Breastfeeding, A Retrospective

Breastfeeding and I were not friends. Ok, fine, I totally tried to get breastfeeding to like me, but it was like, um, NO.

We certainly did not have an easy relationship: poor latch, poor weight gain, clogged ducts by the dozen, mastitis three times, pumping after every feeding. There were many, many times I asked myself why I kept going. The fact that I was so strung out about it certainly couldn’t have been great for the baby. Yet, I continued.

I continued for six months, at which point Colette decided she was done with nursing, thankyouverymuch. Now that I know her a little better, I’m kind of surprised it took that long for her to stop. Nursing requires a sister to focus for longer than 2.5 seconds. You can’t look around when you’re nursing. You can’t squawk at the dog. You can’t investigate every noise within a three-room radius. You kind of just have to chill, and my girl is not a chiller. I continued to pump for another two months after she peaced out and then called the whole milk-making thing quits.

Am I glad that I continued to nurse, even though it was anything but smooth sailing?


I’m not saying that just because it was good for the baby. Of course it was good for the baby to have that bonding time, and to get all of those mama’s milk nutrients. That goes without saying, really.

Because here’s the thing: breastfeeding was good for me. What I’m about to say is going to win me the Most Dramatic Statement of the Century Award, but here goes:

Breastfeeding saved me.

The first few months after Colette was born, I don’t even know where I was. I think of that time and it’s a big blur. There was the usual sleep deprivation and craziness that goes along with a newborn. And then my mom died. I’m pretty sure I had an out of body experience for an entire four months. I mean, I was out of it. I was scared. I was sad. I thought I was never going to feel better ever again.

Except for when I was breastfeeding. That was the only time during those first few months when I felt at peace. I was right where I was supposed to be: feeding my baby, holding my baby. In those moments, I was doing the right thing. I was loving her and caring for her and cherishing her. It was just me and the baby, me and the baby, and nothing else mattered. It was the only time I felt grounded. And, if I’m going to be honest, it was the only time I felt hopeful.

So now, despite all the crap that went along with it, I look at my time nursing Colette as a gift. It was my anchor, and through it I was able to find my way back to myself.

A Letter to New Mothers Everywhere: It Gets Easier

Dear Desperate New Mother,

I’m looking at you. You know who you are: the one with a brand-new bundle of joy. Maybe you’re freshly home from the hospital, or maybe you’re two months into this mothering gig.

It’s hard, right? I mean, everyone told you it would be hard, but so what? It’s not like you could do anything to prepare. Not really. And now you’re in the thick of it and it’s hard to the billionth power. Like, another-dimension hard.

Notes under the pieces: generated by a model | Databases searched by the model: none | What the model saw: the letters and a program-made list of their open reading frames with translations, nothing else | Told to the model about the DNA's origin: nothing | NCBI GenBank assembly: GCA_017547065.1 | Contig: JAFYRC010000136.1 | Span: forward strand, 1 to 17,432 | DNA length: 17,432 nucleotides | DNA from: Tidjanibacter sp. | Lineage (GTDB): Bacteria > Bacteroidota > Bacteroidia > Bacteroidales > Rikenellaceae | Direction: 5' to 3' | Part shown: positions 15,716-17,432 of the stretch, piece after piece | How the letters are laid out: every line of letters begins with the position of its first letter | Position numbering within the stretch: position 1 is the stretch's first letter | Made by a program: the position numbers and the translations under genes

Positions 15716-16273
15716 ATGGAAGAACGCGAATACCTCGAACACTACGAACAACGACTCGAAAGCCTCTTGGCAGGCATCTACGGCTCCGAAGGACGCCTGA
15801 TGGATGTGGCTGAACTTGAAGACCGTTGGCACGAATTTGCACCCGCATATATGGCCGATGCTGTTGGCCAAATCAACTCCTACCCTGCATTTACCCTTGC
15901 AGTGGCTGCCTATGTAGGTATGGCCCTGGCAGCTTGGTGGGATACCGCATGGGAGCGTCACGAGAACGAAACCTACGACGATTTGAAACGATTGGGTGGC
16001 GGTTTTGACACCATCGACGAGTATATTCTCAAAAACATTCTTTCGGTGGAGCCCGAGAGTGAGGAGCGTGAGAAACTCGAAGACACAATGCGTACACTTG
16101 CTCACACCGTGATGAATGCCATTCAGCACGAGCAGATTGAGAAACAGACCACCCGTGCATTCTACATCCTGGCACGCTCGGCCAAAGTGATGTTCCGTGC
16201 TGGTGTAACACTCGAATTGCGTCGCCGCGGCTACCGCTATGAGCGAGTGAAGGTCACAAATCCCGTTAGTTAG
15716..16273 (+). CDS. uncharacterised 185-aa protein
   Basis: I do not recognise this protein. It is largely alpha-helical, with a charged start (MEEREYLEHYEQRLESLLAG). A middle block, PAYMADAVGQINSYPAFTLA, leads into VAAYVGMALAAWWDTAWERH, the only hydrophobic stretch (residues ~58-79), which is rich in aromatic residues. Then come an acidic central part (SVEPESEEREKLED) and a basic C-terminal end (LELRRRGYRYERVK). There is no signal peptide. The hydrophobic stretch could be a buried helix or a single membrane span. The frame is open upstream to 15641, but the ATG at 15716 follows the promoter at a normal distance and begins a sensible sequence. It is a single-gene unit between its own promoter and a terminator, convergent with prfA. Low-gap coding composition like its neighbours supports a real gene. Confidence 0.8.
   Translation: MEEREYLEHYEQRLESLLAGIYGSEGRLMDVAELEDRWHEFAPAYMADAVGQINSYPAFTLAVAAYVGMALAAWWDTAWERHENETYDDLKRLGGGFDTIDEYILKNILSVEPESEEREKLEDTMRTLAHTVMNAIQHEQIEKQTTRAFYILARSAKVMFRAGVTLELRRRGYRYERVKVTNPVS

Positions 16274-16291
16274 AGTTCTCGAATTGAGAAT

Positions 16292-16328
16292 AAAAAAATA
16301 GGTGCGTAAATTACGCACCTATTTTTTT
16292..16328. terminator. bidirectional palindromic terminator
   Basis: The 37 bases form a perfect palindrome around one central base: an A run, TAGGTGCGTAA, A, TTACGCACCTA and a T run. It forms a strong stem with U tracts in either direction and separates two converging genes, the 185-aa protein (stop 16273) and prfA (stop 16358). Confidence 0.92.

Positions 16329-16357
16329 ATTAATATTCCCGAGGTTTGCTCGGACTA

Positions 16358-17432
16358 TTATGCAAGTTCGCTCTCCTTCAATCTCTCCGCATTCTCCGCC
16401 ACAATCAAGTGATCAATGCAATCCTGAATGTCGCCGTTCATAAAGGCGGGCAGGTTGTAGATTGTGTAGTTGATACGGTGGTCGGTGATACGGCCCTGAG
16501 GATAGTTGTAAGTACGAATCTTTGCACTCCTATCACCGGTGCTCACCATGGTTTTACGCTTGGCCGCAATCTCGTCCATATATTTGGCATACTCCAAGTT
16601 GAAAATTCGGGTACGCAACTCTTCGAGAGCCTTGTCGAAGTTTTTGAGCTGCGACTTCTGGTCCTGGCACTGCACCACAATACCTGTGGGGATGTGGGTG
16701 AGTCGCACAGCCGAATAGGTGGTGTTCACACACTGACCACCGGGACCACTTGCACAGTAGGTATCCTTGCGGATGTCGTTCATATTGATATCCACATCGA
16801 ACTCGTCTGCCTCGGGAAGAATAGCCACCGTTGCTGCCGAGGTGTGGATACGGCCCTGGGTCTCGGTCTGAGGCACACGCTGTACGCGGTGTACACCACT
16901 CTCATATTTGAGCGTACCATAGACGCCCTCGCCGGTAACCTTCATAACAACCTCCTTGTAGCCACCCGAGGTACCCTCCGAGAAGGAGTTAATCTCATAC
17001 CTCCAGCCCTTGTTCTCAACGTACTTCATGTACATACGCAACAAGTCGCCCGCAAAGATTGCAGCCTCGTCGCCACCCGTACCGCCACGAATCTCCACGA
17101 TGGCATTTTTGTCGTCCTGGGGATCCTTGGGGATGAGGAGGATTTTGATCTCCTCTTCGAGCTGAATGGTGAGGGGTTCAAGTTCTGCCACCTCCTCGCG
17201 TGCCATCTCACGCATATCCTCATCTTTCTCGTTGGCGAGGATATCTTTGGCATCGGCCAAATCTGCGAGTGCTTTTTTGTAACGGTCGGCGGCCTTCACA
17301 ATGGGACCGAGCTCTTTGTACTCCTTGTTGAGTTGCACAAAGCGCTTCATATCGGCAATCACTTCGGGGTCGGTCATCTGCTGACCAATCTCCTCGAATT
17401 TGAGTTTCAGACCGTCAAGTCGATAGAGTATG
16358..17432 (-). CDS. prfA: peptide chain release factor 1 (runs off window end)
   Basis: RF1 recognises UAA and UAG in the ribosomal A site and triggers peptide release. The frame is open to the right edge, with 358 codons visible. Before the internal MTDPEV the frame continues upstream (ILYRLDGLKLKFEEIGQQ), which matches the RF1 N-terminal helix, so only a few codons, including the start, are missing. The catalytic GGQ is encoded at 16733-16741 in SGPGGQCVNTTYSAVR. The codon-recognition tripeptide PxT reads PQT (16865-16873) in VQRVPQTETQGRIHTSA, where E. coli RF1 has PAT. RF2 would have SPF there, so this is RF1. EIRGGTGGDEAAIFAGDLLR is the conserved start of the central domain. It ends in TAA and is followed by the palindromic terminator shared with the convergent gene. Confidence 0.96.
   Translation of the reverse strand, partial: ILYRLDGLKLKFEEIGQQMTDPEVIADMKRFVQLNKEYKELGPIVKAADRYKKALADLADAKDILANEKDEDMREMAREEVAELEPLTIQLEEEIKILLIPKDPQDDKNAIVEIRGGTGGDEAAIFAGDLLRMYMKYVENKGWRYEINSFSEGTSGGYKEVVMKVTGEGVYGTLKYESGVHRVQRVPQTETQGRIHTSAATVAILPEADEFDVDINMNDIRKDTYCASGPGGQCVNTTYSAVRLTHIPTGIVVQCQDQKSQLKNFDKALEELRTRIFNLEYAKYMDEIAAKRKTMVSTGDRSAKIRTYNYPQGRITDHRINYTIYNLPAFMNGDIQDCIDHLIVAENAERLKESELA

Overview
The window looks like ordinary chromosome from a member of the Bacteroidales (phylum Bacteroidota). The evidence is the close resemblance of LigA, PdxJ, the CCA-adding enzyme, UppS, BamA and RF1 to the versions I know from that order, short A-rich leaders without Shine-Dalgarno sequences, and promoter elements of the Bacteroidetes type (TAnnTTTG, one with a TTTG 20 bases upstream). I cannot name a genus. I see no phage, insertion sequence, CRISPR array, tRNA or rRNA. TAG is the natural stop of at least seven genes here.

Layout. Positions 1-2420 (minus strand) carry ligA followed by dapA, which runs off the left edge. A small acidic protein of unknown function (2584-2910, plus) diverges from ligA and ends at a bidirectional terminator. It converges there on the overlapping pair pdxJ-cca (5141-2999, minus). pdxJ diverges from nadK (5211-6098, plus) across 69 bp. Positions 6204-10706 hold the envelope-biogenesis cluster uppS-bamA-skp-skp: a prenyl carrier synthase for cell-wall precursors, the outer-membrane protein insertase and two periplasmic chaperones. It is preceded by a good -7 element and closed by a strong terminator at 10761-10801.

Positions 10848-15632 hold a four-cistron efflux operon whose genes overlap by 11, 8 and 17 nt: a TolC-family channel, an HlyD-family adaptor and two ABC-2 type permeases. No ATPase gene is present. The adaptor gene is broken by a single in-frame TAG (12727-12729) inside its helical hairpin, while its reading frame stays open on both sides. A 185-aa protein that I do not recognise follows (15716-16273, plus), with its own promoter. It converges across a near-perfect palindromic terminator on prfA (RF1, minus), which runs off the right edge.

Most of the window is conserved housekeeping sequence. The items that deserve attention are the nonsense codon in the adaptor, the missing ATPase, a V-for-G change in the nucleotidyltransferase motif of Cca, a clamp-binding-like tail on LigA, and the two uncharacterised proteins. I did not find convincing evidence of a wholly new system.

I mean, I kind of had a difficult newborn who cried the entire time she was awake and couldn’t figure out how to feed. But I’d imagine that even if you’ve been blessed with a Sleepy McSleepster who eats like a champ, you still may be thinking um, WTF just happened to my life.

And even if you wanted this baby with every fiber in your entire being — longed for it like you’ve longed for nothing else before — it’s still effing hard.

Perhaps you’re googling things like, “I’m feeling overwhelmed by my baby” or “When will my baby get easier?” or even “I don’t like my baby right now.”

Been there, done that. I’ve googled all of those things, multiple times. I came across the same sites over and over again, but nothing really brought me any measure of comfort.

So that’s what I am hoping to do. Bring you comfort.

It gets easier, mama.

I swear. I SWEAR.

It may not seem like that’s possible right now, but believe it, sleep-deprived new mama. Believe.

Like, is it easy for me now? Um, no. But it’s definitely easier. I’m getting more sleep, for starters. Not enough, but more. My babe usually takes two naps a day (except for when she’s at daycare, then she’s a sleepless wild woman), and unless she’s sick, she sleeps ok at night. My baby is happy now. She smiles at me all the time and sometimes even laughs. When she cries, there’s usually a reason. Also, she’s more independent. I can put her in her exersaucer and she’ll play in there by herself for a solid 15 minutes. 15 minutes of hands-free time! Can you imagine, mama? I couldn’t, when I was in your shoes.

Ok, great, good for you, you might be thinking — but when? When does it get easier? For me, things started to get gradually better around 3 months. The incessant crying stopped right around then. And now, 6 months in, she’s like a whole new baby. I rarely see any sign that her crazy newborn self ever existed.

I know you might be thinking that you can’t possibly wait until three months for things to start getting easier, and maybe you won’t have to. Every baby is different. But if you do have to wait that long, I’m here to tell you that you can do it! You can! Ask your friends for help, hire a post-partum doula — do whatever you need to get through these first few months.

You are doing a great job.

You are a wonderful mama.

And, most importantly, you are not alone. Every mama under the sun has slogged through these early days, and we all made it to the other side. That’s how we know you will, too. Picture us rooting for you, waving cheerful flags, shouting words of encouragement every step of the way.

You got this, mama. You are a rock star.